Nearly all of Victoria's latest COVID-19 deaths were unvaccinated, as the state recorded its second-highest daily toll of the year.
Nineteen deaths were recorded on Tuesday, the highest daily total since 25 deaths on October 28.
The latest deaths were people aged 52 to 105. AAP understands all but two deaths occurred between November 18 and 21.
Victoria's new cases dipped back below 1000 for the first time in four days after posting a further 827 infections.
There are now 303 patients in hospital and intensive care patients continue to reduce in number.
Chief Health Officer Brett Sutton said ICU numbers falling below 100 was encouraging while confirming 17 of the 19 people who died with COVID-19 were not vaccinated.
"Entirely preventable," he tweeted on Tuesday.
Premier Daniel Andrews said it was a "terrible outcome" and clearly demonstrated vaccine effectiveness.
The state's push to hit 90 per cent full vaccination is stalling, with the proportion of Victorians aged 12 and over remaining at 89.3 per cent for a second straight day.
The Victorian government eased a raft of restrictions on Friday expecting to reach the target at the weekend.
It comes as long-term modelling shows the working-from-home revolution is likely to change Victorians' way of life into the next decade.
Based on a third of people working from home two to three days a week by 2036, the Infrastructure Victoria report found Melbourne's population will become more spread out throughout the city and regional cities including Ballarat, Bendigo and Geelong.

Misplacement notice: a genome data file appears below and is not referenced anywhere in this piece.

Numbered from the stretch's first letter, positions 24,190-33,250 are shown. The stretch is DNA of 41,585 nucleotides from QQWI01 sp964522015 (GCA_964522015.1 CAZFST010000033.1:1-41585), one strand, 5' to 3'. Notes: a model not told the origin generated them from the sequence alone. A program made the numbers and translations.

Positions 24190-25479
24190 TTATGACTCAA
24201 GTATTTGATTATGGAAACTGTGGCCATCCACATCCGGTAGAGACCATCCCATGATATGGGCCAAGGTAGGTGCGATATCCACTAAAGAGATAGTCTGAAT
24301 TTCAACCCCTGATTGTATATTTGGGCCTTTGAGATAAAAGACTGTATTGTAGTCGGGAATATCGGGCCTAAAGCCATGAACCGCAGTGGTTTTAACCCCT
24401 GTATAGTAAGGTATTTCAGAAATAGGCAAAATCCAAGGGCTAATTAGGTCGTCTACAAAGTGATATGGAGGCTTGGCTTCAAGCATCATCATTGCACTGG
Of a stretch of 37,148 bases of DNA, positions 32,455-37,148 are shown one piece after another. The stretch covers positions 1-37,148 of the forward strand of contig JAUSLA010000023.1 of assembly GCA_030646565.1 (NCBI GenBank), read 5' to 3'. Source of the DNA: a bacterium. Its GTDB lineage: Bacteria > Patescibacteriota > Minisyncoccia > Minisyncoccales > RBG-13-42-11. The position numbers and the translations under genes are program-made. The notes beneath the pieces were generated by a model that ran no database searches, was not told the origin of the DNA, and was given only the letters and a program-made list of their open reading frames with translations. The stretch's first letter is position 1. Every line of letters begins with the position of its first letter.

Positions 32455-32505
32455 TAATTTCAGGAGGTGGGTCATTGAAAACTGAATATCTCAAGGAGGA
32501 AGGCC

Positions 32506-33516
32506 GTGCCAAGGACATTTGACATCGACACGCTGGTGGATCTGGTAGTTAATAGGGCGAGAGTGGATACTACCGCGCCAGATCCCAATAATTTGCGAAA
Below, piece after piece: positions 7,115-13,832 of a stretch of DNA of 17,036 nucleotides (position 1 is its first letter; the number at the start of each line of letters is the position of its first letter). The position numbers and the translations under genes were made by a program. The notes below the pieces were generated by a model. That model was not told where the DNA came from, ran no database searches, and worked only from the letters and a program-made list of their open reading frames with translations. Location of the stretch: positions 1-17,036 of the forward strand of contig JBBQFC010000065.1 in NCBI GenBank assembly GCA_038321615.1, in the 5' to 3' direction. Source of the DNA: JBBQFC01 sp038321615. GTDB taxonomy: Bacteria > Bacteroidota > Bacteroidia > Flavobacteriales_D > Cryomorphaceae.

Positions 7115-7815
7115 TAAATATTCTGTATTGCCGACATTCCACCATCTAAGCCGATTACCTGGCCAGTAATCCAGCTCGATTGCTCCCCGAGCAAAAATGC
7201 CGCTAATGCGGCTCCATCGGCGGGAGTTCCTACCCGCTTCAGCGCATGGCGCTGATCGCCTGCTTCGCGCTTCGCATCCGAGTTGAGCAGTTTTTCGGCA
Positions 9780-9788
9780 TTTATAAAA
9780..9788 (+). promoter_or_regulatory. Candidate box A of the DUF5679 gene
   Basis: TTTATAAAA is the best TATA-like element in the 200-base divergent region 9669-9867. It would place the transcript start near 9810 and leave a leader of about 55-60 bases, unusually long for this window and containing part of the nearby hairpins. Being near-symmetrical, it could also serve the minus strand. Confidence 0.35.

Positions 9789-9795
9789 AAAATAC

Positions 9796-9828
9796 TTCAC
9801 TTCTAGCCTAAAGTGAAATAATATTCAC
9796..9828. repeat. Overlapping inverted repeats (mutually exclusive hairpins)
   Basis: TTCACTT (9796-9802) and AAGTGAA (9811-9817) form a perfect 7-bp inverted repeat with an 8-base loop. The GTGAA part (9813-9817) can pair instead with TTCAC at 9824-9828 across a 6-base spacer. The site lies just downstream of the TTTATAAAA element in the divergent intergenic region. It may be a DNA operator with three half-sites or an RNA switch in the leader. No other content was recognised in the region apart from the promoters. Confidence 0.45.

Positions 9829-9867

That is contingent on workers factoring in a lower commute time-cost and seeking a tree or sea change.
Infrastructure Victoria acting chief executive Jonathan Spear said people are more willing to tolerate longer commutes if venturing into the office fewer days each week.
"But access to major job precincts remains a factor in people's housing choices, which means these dispersion effects occur in the immediate vicinity of Melbourne and big regional cities, but do not extend to other regional areas further away," he said.
The report also indicates working from home may not reduce Melbourne's CBD to a ghost town, with the modelling projecting flexible arrangements tend to accelerate jobs growth in inner Melbourne.
The state opposition on Tuesday announced if it won government it would build a dedicated infectious disease response centre as part of a $400 million package, with an advisory panel to guide its location.
In May, the Andrews government announced it would build a new Australian Institute of Infectious Disease at the Parkville biomedical precinct in conjunction with the University of Melbourne and other partners.
VICTORIA'S COVID-19 DAILY NUMBERS:
* Toll from the pandemic: 1298
* Active cases: 9420
* Actively infectious ICU patients: 44
* Cleared ICU patients: 53
* Patients on a ventilator: 23
* Tests processed: 48,427
* Vaccine doses at state hubs: 5464